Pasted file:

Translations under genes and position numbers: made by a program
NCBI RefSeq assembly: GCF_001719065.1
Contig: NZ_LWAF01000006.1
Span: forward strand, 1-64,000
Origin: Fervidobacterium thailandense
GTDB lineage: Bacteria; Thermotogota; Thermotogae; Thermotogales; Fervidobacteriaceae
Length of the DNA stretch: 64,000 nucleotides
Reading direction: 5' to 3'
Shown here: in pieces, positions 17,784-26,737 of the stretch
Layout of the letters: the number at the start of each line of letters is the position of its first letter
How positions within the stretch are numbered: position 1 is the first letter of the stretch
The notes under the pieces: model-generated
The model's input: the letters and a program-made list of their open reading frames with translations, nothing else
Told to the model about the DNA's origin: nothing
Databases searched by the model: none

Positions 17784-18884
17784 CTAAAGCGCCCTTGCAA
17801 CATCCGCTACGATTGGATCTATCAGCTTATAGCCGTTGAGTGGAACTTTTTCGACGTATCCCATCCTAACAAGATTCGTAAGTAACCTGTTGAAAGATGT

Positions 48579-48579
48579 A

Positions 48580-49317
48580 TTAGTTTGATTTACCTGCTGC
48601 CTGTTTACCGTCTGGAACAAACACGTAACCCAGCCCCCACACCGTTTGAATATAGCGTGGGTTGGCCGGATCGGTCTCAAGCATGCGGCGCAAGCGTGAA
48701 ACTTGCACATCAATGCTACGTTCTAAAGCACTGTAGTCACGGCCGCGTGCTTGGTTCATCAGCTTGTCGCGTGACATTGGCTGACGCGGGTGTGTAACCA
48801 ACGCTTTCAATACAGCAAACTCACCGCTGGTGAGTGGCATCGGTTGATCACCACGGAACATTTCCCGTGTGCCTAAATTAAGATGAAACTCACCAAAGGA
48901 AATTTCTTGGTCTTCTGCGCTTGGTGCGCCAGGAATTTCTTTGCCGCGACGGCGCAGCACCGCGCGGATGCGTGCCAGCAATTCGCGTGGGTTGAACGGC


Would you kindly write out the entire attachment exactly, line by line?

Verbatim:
Translations under genes and position numbers: made by a program
NCBI RefSeq assembly: GCF_001719065.1
Contig: NZ_LWAF01000006.1
Span: forward strand, 1-64,000
Origin: Fervidobacterium thailandense
GTDB lineage: Bacteria; Thermotogota; Thermotogae; Thermotogales; Fervidobacteriaceae
Length of the DNA stretch: 64,000 nucleotides
Reading direction: 5' to 3'
Shown here: in pieces, positions 17,784-26,737 of the stretch
Layout of the letters: the number at the start of each line of letters is the position of its first letter
How positions within the stretch are numbered: position 1 is the first letter of the stretch
The notes under the pieces: model-generated
The model's input: the letters and a program-made list of their open reading frames with translations, nothing else
Told to the model about the DNA's origin: nothing
Databases searched by the model: none

Positions 17784-18884
17784 CTAAAGCGCCCTTGCAA
17801 CATCCGCTACGATTGGATCTATCAGCTTATAGCCGTTGAGTGGAACTTTTTCGACGTATCCCATCCTAACAAGATTCGTAAGTAACCTGTTGAAAGATGT

Positions 48579-48579
48579 A

Positions 48580-49317
48580 TTAGTTTGATTTACCTGCTGC
48601 CTGTTTACCGTCTGGAACAAACACGTAACCCAGCCCCCACACCGTTTGAATATAGCGTGGGTTGGCCGGATCGGTCTCAAGCATGCGGCGCAAGCGTGAA
48701 ACTTGCACATCAATGCTACGTTCTAAAGCACTGTAGTCACGGCCGCGTGCTTGGTTCATCAGCTTGTCGCGTGACATTGGCTGACGCGGGTGTGTAACCA
48801 ACGCTTTCAATACAGCAAACTCACCGCTGGTGAGTGGCATCGGTTGATCACCACGGAACATTTCCCGTGTGCCTAAATTAAGATGAAACTCACCAAAGGA
48901 AATTTCTTGGTCTTCTGCGCTTGGTGCGCCAGGAATTTCTTTGCCGCGACGGCGCAGCACCGCGCGGATGCGTGCCAGCAATTCGCGTGGGTTGAACGGC